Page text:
“This is extremely concerning,” David Boudinot, president of the Surfrider Foundation Canada environmental organisation, told the Vancouver Sun. “The ship and containers are very close to Victoria, BC, and a big storm is forecast to hit tonight. We are worried this may be yet another environmental disaster.”

The fire aboard this ship appears to have been contained, and there are no injuries.

As I noted before, we appear to be in for a robust winter (courtesy of a drop in solar activity). Paired with the backlog of ships, more storms and “bomb cyclones” will likely lead to more incidents and further delays in resolving this situation.

Florida ports may be looking better and better.

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Comments

Why can’t they send some of the ships to deliver in the florida ports. Does the Atlantic Ocean have cooties?

    UserP in reply to kyrrat. | October 25, 2021 at 3:32 pm

    The ship in question is freighter coming from South Korea to Canada and the containers onboard contain explosive material used for mining in Canada. That is why the ship is off the coast of Canada and not off the coast of the US. It is at the port closest to where the shipment it is going to go.

    henrybowman in reply to kyrrat. | October 25, 2021 at 4:08 pm

    When the expense of not being able to make deliveries exceeds the expense of the additional delivery time and distance going through Panama, they undoubtedly will… but the price increase will not be good news to anybody, including the consumer. The problem is of course, that all these goods are coming out of the Far East, not Mediterranean Europe, and the Far East is on the “wrong” ocean.

    Think38 in reply to kyrrat. | October 25, 2021 at 4:22 pm

    Time and costs play a factor. What is the what time at LA compared to the time and cost of going through the Panama Canal, or around South America? The cost of a canal trip is not chump change. Typical container ship may pay $330k or more. Very large ship can pay in excess of a $1 million. Remember, if the ship goes one way, it is likely to also pay to return too (although empty containers have a lower cost than fully containers).

    So if the choice is wait a week off LA, or spend that week sailing to Florida, it may be cheaper to wait. At some point, there is always a break even point where it tilts the other way.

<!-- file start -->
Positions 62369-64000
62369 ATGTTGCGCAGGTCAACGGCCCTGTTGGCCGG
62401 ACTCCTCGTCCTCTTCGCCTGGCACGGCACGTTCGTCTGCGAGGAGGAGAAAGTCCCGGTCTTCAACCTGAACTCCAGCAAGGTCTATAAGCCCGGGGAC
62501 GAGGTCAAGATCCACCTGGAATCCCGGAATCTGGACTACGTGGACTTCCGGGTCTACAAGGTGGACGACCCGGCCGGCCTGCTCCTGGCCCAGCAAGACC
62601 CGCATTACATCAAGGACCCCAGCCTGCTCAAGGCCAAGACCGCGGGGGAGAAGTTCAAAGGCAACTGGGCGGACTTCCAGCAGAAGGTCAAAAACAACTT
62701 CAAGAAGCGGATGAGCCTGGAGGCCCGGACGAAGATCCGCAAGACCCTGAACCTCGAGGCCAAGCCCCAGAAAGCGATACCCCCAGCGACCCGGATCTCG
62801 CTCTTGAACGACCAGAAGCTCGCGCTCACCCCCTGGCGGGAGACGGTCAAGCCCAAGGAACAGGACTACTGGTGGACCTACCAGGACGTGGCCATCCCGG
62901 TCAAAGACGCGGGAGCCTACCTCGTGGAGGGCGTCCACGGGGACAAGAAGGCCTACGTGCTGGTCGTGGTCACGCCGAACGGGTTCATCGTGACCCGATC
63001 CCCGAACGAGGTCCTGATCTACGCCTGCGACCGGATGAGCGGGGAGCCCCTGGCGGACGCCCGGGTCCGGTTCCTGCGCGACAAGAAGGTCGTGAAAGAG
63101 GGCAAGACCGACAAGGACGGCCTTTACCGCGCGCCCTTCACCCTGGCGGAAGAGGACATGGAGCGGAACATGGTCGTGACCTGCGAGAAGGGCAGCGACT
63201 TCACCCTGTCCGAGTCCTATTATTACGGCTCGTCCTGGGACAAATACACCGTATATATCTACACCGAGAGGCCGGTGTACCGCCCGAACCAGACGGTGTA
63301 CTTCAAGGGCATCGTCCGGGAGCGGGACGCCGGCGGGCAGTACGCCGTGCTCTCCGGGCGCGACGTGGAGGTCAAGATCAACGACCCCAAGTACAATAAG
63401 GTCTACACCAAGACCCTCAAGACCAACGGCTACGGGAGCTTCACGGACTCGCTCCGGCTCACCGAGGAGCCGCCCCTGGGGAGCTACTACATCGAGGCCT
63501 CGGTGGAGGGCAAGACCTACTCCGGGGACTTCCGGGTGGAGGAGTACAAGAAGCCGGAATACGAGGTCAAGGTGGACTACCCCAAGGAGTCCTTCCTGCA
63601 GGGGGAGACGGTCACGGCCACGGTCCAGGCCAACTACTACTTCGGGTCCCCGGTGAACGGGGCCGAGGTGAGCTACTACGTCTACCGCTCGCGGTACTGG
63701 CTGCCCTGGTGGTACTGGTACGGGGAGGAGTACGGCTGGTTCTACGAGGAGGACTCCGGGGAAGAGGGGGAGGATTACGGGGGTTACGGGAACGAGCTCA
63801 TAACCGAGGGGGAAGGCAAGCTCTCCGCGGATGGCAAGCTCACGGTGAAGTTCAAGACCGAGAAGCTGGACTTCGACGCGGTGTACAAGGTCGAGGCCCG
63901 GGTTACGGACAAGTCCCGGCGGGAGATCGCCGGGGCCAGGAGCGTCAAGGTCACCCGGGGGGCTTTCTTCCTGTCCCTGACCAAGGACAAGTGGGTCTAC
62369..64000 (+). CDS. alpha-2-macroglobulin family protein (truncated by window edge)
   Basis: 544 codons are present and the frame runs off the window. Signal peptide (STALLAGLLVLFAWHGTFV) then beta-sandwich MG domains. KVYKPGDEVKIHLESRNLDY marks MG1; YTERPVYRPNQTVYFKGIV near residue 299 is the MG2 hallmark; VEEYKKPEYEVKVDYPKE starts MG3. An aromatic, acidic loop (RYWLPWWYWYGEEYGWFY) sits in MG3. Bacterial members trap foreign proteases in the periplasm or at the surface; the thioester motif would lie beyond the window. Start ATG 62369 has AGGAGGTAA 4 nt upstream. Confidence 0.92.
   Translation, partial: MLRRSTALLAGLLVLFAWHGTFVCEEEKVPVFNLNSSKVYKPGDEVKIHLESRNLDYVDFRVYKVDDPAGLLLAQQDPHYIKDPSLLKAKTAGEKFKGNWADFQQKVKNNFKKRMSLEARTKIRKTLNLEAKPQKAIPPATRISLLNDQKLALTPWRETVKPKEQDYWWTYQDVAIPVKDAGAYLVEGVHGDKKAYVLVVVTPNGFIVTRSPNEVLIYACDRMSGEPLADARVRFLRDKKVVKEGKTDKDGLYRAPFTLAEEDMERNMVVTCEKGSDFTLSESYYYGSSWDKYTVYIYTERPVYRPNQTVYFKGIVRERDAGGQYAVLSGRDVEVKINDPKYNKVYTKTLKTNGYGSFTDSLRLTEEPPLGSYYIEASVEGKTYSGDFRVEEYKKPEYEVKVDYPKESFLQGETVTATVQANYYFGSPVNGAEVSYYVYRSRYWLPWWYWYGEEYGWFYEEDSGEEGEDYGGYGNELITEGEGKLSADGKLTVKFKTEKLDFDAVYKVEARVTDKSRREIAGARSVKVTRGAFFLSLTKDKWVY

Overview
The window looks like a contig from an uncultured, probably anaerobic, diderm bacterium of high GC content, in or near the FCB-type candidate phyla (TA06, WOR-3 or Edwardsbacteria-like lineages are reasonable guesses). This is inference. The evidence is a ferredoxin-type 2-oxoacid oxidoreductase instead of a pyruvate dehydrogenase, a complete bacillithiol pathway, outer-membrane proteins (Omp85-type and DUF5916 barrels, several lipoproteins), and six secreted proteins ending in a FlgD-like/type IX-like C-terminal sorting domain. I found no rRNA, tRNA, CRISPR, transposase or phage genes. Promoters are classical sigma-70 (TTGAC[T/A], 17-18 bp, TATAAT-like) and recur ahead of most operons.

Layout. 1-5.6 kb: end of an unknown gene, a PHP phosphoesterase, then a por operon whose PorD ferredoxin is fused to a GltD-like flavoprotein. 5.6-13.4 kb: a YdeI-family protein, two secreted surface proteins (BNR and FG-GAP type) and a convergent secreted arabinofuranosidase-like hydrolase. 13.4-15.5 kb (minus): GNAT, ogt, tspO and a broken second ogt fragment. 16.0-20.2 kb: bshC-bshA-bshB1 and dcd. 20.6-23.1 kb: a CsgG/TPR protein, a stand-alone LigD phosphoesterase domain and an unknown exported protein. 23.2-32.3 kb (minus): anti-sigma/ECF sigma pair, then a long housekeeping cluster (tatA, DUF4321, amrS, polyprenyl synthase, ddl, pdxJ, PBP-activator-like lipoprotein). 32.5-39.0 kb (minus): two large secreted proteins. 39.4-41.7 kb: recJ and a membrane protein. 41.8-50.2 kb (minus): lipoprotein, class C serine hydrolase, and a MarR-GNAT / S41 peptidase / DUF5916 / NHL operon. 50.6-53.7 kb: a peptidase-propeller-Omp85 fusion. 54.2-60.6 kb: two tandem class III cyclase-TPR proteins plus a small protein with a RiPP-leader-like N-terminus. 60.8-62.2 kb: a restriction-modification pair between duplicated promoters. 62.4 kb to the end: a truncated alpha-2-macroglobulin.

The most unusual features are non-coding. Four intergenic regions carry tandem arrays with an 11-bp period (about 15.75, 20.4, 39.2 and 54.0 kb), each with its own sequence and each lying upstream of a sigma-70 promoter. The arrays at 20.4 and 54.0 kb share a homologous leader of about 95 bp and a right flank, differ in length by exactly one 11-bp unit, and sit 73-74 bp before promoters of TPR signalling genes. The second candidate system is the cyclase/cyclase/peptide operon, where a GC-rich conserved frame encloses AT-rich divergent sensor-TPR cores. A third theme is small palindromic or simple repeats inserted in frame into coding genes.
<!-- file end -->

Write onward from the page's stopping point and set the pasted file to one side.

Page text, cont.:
Andy in reply to kyrrat. | October 25, 2021 at 4:45 pm

    trucker shortage… so it will sit in Florida. Not a win.

      henrybowman in reply to Andy. | October 25, 2021 at 4:59 pm

      Much of California’s trucker shortage is due to California regulations that other states don’t have. So the shortage elsewhere is nowhere near as short.

        California shot themselves in the foot

        Doesn’t explain the trucker shortage in Wa. Stuff is backed up in our ports too.

        They can’t hire. A relative works for a trucking firm. Interview 100 CDL drivers, 1 candidate will make it. Most can’t pass the piss test. Others carrying felonies etc. With that in mind the school bus driver shortage will never be closed.

          kyrrat in reply to Andy. | October 26, 2021 at 10:30 pm

          It may depend a bit on age group too. TN is doing pretty good hiring retired grampa bus drivers. They pass drug tests but have other negatives due to health.

Hmm. Who knew that the weather could affect ships outside ports? It’s almost as if there are consequences to leaving them hanging out there.

Nah. That can’t be right. If there were consequences our Secretary of transportation would be doing everything imaginable to fix the problem and the President would be talking to Congress every single day about expediting the authority and money needed to get those shipments moving!

So, you see? There’s really no problem at all.